Naturally the Aakash isn’t going to wow those of us jaded by high-res, high-price Honeycomb tablets. Its Android Froyo operating system and 366 MHz processor are outstripped by the cheapest subsidized smartphones, and a resistive 800 x 400 touchscreen doesn’t hold a candle to more modern devices. But for all that, the tablet includes a couple of surprises along its thick side – full-sized USB ports for a mouse and keyboard. The tablet is designed to teach children to use the web, and in that respect, it could demonstrate the basics of both touchscreen and traditional computer inputs. Unfortunately, there’s no Google apps or Android Market access.
The 7-inch Aakash is, if we’re being generous, utilitarian. If we’re being realistic, it’s ugly. But for all that it’s supposed to do, it’s a surprisingly versatile device, and I know that I would have been thrilled to get something like it when I was in grade school. As a mechanism for bringing modern technology into the most remote regions of India, it looks like the Aakash is a solid performer. There’s still no word on sales outside of India, but even if you could order one, the unsubsidized price is closer to $70 USD.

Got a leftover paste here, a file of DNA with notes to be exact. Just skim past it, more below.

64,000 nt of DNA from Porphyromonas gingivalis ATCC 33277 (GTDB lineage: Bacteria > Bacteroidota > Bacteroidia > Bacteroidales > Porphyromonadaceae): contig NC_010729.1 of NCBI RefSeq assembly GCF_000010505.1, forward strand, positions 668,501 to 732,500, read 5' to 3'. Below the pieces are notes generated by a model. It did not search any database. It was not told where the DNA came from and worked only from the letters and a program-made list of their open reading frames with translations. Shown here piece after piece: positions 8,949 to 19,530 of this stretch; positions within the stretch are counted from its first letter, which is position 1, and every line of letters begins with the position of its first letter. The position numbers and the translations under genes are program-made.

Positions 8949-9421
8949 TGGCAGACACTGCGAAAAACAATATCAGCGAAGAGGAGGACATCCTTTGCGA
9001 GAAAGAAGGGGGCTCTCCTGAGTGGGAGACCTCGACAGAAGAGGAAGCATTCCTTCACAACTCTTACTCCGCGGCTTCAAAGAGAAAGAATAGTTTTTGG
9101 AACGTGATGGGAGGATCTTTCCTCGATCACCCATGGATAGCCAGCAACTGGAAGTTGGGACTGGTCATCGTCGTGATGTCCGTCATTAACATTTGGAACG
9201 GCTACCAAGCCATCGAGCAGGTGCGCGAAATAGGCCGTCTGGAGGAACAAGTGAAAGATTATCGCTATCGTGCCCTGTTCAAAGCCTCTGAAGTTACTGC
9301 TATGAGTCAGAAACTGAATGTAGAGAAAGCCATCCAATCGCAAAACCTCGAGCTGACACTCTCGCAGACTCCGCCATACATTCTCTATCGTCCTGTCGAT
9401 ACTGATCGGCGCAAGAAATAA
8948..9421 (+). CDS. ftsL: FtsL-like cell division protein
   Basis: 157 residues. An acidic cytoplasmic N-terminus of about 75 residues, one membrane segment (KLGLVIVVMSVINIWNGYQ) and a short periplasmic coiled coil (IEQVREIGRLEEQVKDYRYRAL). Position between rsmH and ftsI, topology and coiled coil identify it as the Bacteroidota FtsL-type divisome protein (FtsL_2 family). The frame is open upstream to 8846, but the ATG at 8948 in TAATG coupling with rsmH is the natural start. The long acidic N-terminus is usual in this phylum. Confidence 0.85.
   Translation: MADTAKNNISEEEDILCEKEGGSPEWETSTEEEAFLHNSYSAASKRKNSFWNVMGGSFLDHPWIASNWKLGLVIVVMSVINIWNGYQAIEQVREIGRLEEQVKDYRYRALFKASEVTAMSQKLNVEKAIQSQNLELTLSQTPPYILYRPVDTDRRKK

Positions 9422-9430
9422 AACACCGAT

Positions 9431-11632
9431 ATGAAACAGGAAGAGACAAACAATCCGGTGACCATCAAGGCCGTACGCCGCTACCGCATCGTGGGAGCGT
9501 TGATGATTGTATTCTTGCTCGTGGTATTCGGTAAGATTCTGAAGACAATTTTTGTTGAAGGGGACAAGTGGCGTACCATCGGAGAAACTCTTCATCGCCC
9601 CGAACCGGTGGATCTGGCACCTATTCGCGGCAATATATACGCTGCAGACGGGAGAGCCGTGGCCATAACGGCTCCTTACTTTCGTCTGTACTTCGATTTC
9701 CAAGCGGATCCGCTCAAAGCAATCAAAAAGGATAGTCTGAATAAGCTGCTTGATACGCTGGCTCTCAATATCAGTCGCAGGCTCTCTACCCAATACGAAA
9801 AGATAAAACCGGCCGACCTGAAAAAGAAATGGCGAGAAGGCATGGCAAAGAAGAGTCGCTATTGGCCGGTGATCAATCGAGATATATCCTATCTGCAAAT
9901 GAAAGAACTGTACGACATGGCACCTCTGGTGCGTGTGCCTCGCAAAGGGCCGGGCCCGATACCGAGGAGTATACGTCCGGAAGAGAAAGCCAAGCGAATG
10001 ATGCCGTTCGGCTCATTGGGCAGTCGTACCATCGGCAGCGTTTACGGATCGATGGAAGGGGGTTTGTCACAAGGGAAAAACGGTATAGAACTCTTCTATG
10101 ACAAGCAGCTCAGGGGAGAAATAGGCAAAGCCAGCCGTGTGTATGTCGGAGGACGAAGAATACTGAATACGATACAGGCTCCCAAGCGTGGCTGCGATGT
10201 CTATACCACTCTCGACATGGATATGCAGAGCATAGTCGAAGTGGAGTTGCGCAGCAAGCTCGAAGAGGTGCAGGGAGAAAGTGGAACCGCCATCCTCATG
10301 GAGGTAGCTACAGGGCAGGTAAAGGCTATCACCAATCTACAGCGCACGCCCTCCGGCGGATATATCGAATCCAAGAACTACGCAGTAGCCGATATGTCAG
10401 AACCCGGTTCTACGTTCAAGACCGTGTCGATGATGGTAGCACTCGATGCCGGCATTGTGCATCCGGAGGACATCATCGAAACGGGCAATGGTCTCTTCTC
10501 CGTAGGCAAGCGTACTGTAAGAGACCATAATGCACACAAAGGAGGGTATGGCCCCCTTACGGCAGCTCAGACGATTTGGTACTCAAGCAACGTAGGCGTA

The Indian government got some gadget good will when they began subsidizing the incredibly cheap Aakash Android tablet, bringing its student price down to a mere $35. The question on hardware junkies’ minds is, is the experience on such a low-grade device acceptable at all? VentureBeat smuggled one of the tablets out and put together a hands-on, and surprisingly, the Aakash came away with a pretty solid showing.